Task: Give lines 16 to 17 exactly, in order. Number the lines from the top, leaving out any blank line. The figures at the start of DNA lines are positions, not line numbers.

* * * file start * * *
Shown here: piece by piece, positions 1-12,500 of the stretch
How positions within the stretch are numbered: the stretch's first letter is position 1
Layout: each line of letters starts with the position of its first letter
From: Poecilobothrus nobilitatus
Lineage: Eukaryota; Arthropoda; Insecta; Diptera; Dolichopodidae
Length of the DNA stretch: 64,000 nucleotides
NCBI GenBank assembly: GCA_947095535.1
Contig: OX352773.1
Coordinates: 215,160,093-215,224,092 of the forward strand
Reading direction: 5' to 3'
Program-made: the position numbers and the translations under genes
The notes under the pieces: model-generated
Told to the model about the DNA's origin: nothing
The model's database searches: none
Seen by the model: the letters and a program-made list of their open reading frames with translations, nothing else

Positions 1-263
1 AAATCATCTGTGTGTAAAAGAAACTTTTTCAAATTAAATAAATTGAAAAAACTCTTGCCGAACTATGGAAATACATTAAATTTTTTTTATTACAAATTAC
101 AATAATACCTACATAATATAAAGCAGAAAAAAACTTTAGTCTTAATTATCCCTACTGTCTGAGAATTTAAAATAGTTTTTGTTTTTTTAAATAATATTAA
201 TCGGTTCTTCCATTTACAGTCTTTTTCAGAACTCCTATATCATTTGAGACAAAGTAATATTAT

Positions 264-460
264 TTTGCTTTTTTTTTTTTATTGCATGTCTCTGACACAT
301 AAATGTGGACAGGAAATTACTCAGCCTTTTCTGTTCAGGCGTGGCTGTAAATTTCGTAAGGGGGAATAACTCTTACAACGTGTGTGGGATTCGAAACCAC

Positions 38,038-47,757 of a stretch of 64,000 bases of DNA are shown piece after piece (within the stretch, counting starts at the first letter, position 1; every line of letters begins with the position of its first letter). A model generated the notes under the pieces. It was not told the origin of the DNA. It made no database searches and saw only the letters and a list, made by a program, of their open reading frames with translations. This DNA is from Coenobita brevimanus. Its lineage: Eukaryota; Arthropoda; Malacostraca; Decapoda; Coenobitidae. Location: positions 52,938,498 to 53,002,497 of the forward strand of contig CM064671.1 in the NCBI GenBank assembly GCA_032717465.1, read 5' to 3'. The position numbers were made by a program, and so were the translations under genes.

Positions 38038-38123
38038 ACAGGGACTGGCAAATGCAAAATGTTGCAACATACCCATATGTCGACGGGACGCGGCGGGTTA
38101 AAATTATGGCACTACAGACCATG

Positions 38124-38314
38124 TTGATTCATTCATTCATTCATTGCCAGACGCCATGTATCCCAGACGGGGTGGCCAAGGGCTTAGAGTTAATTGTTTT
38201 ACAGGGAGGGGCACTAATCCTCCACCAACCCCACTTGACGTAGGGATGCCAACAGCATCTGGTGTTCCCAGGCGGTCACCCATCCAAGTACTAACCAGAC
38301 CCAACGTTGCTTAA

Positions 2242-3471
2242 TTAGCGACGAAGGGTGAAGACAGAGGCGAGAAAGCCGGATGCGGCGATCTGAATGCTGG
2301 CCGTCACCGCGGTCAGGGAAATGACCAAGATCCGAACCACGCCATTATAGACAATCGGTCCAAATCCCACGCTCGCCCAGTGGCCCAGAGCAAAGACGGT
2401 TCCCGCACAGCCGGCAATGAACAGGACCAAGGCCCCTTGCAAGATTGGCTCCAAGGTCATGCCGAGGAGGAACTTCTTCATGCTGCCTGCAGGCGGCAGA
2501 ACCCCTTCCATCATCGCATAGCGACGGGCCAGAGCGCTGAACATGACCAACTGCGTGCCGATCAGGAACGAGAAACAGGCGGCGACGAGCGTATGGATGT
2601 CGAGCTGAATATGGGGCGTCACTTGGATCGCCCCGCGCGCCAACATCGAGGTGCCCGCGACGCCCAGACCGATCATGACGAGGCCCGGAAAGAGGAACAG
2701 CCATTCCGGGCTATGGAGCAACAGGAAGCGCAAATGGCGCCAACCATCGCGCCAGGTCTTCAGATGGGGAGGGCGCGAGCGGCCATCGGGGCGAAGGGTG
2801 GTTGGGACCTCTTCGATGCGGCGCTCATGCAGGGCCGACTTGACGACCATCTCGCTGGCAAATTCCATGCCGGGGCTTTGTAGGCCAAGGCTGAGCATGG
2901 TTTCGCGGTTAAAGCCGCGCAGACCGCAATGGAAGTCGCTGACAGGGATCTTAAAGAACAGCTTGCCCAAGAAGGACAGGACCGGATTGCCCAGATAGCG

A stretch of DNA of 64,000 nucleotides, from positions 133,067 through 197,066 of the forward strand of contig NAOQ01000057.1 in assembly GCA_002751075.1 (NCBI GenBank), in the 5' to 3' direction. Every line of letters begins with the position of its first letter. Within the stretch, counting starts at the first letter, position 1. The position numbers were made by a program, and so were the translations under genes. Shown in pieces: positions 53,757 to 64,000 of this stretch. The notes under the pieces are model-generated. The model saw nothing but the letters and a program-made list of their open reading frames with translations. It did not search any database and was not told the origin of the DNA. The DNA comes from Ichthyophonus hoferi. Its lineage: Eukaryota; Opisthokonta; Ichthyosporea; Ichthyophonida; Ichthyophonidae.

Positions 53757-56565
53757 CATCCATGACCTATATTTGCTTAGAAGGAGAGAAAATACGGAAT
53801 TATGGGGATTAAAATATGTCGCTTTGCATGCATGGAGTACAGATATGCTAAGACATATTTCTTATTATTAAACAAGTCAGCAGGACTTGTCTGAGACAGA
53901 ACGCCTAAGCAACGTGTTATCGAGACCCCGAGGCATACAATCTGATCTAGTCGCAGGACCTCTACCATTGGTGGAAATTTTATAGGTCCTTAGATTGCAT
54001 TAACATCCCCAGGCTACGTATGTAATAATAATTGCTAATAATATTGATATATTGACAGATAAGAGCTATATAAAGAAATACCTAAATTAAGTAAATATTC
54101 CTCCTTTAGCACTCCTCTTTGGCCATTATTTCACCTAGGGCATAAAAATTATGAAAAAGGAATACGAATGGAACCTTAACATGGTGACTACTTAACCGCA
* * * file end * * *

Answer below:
Positions 1-263
1 AAATCATCTGTGTGTAAAAGAAACTTTTTCAAATTAAATAAATTGAAAAAACTCTTGCCGAACTATGGAAATACATTAAATTTTTTTTATTACAAATTAC